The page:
Unit 4 Task 3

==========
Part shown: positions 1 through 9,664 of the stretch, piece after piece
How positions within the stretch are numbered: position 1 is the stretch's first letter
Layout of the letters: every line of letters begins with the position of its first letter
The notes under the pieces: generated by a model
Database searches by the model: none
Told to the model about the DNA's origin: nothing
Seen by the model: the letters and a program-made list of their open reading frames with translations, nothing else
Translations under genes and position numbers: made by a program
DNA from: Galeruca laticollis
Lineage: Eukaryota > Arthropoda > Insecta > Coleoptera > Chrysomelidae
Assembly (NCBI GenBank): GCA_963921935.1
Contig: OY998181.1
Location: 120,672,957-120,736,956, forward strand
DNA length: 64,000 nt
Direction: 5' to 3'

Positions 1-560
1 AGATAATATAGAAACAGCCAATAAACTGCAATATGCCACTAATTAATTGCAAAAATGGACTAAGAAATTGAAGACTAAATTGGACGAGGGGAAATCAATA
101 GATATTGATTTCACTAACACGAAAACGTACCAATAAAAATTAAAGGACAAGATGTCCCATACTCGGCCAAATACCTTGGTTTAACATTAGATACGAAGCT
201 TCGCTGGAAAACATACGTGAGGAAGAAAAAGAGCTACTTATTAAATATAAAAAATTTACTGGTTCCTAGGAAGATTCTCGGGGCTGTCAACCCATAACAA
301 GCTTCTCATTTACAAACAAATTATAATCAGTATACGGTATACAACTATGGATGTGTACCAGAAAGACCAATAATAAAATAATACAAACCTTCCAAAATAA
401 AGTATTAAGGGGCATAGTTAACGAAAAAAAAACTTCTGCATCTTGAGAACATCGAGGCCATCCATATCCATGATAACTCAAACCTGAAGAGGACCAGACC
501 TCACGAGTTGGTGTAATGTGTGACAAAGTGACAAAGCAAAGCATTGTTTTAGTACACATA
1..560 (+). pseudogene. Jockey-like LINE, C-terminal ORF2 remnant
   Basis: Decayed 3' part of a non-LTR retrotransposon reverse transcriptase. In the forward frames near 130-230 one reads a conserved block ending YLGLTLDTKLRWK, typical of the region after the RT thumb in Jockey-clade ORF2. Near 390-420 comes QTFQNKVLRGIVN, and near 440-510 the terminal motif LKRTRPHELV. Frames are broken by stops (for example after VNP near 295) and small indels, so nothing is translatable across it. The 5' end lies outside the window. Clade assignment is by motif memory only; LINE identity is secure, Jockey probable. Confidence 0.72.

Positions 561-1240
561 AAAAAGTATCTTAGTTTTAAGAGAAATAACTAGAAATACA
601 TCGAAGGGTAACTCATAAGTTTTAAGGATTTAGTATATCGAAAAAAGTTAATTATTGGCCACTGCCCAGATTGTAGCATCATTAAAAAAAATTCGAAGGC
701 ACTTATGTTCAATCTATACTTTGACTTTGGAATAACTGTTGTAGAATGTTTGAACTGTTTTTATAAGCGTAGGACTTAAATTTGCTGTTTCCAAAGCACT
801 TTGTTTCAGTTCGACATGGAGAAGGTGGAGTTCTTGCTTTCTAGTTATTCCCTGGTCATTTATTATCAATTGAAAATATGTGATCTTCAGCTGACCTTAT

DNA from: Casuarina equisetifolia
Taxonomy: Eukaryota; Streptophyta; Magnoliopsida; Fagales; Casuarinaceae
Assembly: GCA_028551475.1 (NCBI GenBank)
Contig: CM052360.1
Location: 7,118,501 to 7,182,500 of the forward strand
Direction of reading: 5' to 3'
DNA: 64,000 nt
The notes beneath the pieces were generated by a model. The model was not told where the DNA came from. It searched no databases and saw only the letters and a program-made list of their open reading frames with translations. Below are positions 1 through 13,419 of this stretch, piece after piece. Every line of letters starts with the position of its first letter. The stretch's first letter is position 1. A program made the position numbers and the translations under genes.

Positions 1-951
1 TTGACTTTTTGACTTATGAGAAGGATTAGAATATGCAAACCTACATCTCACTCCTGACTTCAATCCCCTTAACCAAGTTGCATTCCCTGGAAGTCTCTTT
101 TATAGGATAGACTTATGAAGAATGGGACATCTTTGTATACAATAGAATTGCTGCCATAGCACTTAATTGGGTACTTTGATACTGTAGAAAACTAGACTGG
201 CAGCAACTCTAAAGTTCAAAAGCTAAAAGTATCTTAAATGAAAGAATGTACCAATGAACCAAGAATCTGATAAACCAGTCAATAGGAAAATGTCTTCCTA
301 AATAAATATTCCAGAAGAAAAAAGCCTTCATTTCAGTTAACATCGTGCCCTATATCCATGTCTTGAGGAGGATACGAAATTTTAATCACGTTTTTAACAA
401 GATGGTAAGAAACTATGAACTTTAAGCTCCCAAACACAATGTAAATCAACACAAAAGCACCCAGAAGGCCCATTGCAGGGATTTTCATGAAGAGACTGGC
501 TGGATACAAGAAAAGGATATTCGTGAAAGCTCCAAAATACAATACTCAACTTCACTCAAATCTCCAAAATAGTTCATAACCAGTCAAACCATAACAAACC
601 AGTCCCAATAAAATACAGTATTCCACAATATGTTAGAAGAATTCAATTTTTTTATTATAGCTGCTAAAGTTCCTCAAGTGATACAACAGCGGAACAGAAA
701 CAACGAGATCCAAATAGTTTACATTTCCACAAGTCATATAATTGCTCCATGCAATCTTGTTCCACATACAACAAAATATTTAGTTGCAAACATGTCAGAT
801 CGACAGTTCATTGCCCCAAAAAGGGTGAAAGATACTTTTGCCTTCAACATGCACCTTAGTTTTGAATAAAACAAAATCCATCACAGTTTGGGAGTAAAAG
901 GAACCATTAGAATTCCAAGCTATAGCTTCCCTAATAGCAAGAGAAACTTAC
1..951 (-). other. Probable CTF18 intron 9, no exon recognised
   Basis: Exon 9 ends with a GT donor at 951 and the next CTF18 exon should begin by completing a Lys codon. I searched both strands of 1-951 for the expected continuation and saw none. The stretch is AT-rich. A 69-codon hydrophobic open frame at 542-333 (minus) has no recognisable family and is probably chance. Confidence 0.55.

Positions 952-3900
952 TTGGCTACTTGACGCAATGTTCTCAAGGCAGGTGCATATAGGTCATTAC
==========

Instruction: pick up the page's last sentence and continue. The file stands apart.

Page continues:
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Unit 4: Task 3 In this assignment I am going to talk about the different theories of ageing and the physical and psychological changes which are related to ageing. Everybody has different experiences of ageing. Some people may develop serious problems with the ageing process in their fifties, however some people may only have some problems in their nineties. There is no simple process that effects everyone in the same way. Disengagement theory The definition of disengagement is: a theory that older people will need to withdraw from social contact with others. Older people will disengage because of reduced physical health and loss of social opportunities. In 1961 two authors Cumming and Henry put forward the ‘disengagement theory’ which means that older people would naturally withdraw from social involvement with others as they get older. Older people would have restricted opportunities to interact with others. Some of the issues that surround this are; getting around, money, different personalities, hearing/vision, technology, mobility, dementia, illness, physical changes, death of friends/family and accessible family. Cummings argued that older people would experience a reduction in social contact as they grew older and become ‘individual’ and less concerned about the expectations of others. He argued that it was appropriate and healthy for older people to withdraw from others. He said disengagement was a natural part of ageing. The theory of disengagement was widely accepted, for example Bromley in 1974 argued that although some individual fight the process all the way, disengagement to some degree is bound to happen because old people have neither the physical nor mental resources they had when they was young. The theory of disengagement fits with the ‘springboard’ view of life. It suggests that losing contact with other people is inevitable consequence of
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